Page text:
If you've been watching our weekly video tips series, you've probably noticed that we often choose to shoot against a solid white screen background. Shooting against a solid black or white background is a popular choice for web videos as it helps create an intimate setting, removing visual distractions so that your viewers can focus their attention on the subject. Additionally, you can use the negative space of the solid background to showcase graphics, text, or b-roll.
We've covered the basics of how to create an infinite white background and on this week's Reel Rebel, Stephen Schweickart dives in a bit deeper to provide some additional tips to follow to ensure a good looking video when shooting against a white screen background.
Tips for Shooting & Lighting White Screen Videos:
First, if you want a white background in your video you should shoot it on a white screen - not a green screen. You can do this with greenscreen by chroma keying and then adding a white solid but you'll have a difficult time keying out all the green which will result in green spill on your talent. It's far easier to start with a white background.
Use a set of lights that evenly illuminates the backdrop and then a separate set of lights to light your talent. This will help to prevent shadows from showing up on your background from lighting your subject alone. Using this method also allows you to modify the brightness you want on your talent without effecting the brightness of the white behind them.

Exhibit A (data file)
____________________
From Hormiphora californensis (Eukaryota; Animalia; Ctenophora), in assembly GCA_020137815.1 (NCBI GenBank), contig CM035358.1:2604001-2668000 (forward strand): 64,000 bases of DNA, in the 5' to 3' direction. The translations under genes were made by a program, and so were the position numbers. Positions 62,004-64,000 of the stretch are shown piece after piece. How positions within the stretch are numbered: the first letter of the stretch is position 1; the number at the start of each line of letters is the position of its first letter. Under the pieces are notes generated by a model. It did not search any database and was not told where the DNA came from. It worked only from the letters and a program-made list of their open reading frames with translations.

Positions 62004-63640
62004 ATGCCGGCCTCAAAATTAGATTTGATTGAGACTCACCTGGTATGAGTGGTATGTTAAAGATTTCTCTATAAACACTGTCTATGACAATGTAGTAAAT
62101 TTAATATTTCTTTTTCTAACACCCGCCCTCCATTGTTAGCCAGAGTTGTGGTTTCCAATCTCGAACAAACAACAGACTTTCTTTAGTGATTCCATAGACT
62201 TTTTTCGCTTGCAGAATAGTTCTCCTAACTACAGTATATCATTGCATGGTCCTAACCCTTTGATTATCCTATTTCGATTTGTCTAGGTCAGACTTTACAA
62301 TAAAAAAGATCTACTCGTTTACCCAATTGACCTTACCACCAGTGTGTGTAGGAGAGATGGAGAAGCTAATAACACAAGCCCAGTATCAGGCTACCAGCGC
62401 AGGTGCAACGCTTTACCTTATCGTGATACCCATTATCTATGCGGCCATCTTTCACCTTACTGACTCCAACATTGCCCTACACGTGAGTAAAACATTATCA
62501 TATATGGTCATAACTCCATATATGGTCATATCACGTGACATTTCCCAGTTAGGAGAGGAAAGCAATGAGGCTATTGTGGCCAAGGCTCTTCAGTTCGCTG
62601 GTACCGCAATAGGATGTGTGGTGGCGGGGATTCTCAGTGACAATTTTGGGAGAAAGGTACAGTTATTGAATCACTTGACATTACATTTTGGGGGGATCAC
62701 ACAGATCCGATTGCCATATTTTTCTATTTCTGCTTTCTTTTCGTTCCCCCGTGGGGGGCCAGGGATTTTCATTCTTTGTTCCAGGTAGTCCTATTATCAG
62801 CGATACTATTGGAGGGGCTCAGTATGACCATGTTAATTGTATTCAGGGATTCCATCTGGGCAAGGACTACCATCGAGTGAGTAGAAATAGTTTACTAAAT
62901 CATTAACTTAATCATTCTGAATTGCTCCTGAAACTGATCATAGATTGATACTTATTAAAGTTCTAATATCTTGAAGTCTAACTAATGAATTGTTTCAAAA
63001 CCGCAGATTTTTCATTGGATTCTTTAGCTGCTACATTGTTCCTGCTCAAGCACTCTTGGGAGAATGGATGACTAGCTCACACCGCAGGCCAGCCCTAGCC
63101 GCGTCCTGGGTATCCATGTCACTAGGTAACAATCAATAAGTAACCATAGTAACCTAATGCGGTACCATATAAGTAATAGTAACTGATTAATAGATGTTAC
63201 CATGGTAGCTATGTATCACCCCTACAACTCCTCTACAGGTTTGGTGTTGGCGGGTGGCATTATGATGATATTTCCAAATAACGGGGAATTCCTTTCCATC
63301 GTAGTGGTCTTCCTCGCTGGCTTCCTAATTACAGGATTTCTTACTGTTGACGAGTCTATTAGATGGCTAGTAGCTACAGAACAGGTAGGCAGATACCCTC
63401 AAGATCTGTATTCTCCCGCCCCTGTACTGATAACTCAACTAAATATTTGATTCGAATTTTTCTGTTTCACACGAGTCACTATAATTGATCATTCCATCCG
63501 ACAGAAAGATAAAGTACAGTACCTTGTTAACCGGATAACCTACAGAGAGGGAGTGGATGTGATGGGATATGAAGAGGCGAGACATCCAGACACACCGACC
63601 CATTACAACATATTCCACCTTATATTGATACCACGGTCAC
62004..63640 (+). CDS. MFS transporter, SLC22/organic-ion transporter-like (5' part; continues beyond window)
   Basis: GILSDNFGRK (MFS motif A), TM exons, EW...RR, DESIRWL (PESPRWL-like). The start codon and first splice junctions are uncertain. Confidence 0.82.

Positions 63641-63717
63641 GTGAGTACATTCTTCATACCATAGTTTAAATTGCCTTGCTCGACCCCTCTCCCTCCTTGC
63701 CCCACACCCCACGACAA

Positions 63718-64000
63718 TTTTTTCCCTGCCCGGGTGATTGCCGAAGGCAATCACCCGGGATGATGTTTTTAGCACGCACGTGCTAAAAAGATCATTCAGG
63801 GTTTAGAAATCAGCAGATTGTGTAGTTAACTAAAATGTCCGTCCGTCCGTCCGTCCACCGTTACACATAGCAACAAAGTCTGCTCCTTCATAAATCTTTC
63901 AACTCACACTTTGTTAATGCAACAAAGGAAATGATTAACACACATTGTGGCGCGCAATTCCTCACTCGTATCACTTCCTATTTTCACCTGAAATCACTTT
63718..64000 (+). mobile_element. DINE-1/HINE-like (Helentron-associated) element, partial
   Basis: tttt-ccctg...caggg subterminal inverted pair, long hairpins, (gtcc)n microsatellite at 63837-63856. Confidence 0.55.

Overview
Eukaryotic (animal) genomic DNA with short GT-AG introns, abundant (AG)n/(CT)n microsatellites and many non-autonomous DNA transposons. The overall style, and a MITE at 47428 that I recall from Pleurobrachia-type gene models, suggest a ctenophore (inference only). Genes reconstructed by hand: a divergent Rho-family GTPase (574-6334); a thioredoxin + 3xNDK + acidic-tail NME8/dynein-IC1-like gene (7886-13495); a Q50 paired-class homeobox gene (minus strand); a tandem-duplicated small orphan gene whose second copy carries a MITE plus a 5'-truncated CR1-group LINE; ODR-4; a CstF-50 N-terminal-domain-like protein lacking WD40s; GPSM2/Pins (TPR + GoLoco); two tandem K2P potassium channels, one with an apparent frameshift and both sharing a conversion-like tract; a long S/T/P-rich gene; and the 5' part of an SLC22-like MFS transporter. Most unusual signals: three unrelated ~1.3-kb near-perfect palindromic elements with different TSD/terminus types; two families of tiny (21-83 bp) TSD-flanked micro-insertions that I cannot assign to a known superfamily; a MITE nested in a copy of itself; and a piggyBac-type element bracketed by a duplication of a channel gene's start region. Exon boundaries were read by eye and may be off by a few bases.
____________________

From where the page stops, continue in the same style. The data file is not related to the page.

The size of the white will determine how many lights you need to have to get the light even on the backdrop. For a waist up shot you can get away with using 3-4 lights at the most. One on either side, one above in the center and if necessary one underneath.
A couple other things will make shooting on a white backdrop easier. First, the simplest way to check if the white is evenly lit is to close the iris on your camera all the way down to one stop before it's completely closed. The white background should come across as a dark grey and you should be able to see the discrepancies of the grey where the lights are brighter than others.
If you are using a standard three-point lighting setup for your talent, be careful of the effect the back light is having on your talent. On white it can sometimes put too sharp of an edge light on your talent making them appear to blend into your background as opposed to separating them from it. Either use a less intense light or even try no light at all since the white backdrop may be reflecting just enough light to get the look you need.